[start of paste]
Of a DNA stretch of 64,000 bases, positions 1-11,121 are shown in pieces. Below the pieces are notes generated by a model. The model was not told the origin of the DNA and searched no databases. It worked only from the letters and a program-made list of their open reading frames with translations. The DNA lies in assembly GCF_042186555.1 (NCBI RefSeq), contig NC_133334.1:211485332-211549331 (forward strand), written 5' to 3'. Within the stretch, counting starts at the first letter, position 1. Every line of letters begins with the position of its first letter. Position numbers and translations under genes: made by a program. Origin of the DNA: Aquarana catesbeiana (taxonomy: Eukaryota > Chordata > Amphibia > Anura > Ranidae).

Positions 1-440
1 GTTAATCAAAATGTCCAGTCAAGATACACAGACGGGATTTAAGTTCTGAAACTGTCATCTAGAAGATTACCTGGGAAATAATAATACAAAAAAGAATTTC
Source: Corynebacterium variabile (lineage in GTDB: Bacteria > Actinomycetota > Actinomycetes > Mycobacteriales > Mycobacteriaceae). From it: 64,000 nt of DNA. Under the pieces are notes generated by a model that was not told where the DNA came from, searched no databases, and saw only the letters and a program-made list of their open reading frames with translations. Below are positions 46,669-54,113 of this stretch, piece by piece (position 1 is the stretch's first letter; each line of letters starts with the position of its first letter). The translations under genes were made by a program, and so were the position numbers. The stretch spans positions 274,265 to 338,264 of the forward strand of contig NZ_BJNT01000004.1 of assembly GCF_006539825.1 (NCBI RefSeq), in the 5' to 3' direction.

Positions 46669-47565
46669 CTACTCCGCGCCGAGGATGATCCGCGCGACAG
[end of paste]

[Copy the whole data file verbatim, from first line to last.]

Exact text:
Of a DNA stretch of 64,000 bases, positions 1-11,121 are shown in pieces. Below the pieces are notes generated by a model. The model was not told the origin of the DNA and searched no databases. It worked only from the letters and a program-made list of their open reading frames with translations. The DNA lies in assembly GCF_042186555.1 (NCBI RefSeq), contig NC_133334.1:211485332-211549331 (forward strand), written 5' to 3'. Within the stretch, counting starts at the first letter, position 1. Every line of letters begins with the position of its first letter. Position numbers and translations under genes: made by a program. Origin of the DNA: Aquarana catesbeiana (taxonomy: Eukaryota > Chordata > Amphibia > Anura > Ranidae).

Positions 1-440
1 GTTAATCAAAATGTCCAGTCAAGATACACAGACGGGATTTAAGTTCTGAAACTGTCATCTAGAAGATTACCTGGGAAATAATAATACAAAAAAGAATTTC
Source: Corynebacterium variabile (lineage in GTDB: Bacteria > Actinomycetota > Actinomycetes > Mycobacteriales > Mycobacteriaceae). From it: 64,000 nt of DNA. Under the pieces are notes generated by a model that was not told where the DNA came from, searched no databases, and saw only the letters and a program-made list of their open reading frames with translations. Below are positions 46,669-54,113 of this stretch, piece by piece (position 1 is the stretch's first letter; each line of letters starts with the position of its first letter). The translations under genes were made by a program, and so were the position numbers. The stretch spans positions 274,265 to 338,264 of the forward strand of contig NZ_BJNT01000004.1 of assembly GCF_006539825.1 (NCBI RefSeq), in the 5' to 3' direction.

Positions 46669-47565
46669 CTACTCCGCGCCGAGGATGATCCGCGCGACAG